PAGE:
Why you need an Enduring Power of Attorney

As our population ages, so do more people loose their capacity to make legal decisions.

However, a properly executed “enduring power of attorney”, allows a person (donor) to appoint a “personal legal representative” (LPR) to make decisions on their behalf, even if the donor looses their “legal capacity”. This avoids the costs incurred when seeking an appointment via the courts or the public trustee being appointed.

The LPR must act in the best interests of the donor. Further, the EPOA can be drafted to include multiple LPRs who are required to act jointly as a protective measure and their powers to act can be restricted to specific issues.

Self Managed Super Funds
In the case of SMSFs, the member is also a trustee of the fund, which must comply with the superannuation regulations to avoid heavy tax penalties or even closure of the fund. Consequently,the LPR could be appointed to act in place of the member should they loose their ability to do so. Also, to ensure that the fund remains compliant with the law, the EPOA could be utilised if the member was to temporarily reside overseas.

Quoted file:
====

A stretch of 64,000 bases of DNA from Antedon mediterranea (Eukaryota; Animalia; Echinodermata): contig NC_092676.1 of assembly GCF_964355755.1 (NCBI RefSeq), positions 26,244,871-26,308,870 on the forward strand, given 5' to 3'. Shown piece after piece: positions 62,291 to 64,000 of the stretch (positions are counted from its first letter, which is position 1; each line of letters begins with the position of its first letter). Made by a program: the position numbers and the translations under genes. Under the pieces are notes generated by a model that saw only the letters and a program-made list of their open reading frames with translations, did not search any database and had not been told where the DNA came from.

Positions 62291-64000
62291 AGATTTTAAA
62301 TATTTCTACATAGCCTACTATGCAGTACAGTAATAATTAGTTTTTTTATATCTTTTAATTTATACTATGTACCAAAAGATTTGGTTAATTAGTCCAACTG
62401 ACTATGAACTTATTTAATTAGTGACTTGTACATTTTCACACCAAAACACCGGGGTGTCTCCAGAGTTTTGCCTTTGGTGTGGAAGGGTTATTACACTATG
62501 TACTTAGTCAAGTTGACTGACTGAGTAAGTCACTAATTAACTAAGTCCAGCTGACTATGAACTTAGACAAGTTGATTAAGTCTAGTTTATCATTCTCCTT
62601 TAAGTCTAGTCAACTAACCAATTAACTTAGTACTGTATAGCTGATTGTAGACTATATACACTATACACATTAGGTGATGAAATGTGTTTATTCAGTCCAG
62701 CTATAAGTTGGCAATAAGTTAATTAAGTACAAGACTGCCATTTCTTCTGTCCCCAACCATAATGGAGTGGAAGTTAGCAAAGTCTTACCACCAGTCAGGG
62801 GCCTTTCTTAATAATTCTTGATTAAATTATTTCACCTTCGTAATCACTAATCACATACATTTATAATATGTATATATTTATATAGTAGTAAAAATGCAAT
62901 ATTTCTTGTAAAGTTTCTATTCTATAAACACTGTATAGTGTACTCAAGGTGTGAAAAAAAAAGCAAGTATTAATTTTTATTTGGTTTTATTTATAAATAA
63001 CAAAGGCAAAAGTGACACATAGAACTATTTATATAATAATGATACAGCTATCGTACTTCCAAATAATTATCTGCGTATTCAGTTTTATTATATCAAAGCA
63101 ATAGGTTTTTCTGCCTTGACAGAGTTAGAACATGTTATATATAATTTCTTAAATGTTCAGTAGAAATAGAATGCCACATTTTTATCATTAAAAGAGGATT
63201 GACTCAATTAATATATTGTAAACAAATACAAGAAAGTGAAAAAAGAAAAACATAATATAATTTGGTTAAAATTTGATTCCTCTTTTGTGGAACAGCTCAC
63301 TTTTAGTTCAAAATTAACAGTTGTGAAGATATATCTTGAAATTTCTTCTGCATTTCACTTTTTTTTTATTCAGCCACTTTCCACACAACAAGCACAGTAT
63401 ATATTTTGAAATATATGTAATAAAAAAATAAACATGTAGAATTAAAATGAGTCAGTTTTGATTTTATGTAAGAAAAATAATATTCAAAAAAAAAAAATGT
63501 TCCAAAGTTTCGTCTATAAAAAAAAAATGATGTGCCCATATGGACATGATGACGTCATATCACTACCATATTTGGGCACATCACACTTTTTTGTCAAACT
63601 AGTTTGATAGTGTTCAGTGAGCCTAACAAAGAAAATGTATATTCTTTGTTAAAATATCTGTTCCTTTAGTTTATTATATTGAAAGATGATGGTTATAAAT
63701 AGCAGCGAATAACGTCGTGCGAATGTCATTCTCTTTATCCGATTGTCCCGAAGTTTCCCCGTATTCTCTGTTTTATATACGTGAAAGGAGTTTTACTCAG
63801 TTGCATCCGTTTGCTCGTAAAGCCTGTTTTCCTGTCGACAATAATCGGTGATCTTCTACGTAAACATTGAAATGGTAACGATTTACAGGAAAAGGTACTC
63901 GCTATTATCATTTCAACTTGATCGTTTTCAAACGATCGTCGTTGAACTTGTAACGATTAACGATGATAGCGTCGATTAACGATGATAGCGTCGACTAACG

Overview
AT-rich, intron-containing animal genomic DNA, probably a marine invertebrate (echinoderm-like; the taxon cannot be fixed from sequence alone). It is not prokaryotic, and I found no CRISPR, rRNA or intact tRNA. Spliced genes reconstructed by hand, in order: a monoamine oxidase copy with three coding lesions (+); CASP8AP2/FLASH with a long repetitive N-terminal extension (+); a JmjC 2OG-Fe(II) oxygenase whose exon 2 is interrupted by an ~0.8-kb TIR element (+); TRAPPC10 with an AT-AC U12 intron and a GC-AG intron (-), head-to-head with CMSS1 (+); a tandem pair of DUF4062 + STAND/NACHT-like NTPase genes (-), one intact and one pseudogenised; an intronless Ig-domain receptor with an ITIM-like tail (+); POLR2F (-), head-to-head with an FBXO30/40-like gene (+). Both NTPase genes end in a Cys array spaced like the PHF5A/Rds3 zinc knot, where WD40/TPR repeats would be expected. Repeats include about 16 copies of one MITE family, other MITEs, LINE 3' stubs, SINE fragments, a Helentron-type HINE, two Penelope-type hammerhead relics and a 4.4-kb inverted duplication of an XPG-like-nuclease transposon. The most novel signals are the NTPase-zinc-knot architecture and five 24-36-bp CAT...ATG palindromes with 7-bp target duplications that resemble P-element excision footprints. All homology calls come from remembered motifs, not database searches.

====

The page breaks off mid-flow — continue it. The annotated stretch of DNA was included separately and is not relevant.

However, the solicitor drafting the EPOA will need to ensure that it fits the member’s family situation and intentions and that the SMSF trust deed and state legislation do not restrict the use of the EPOA. Also, in the case of a corporate trustee, other documents may be required to allow the EPOA to be effective.

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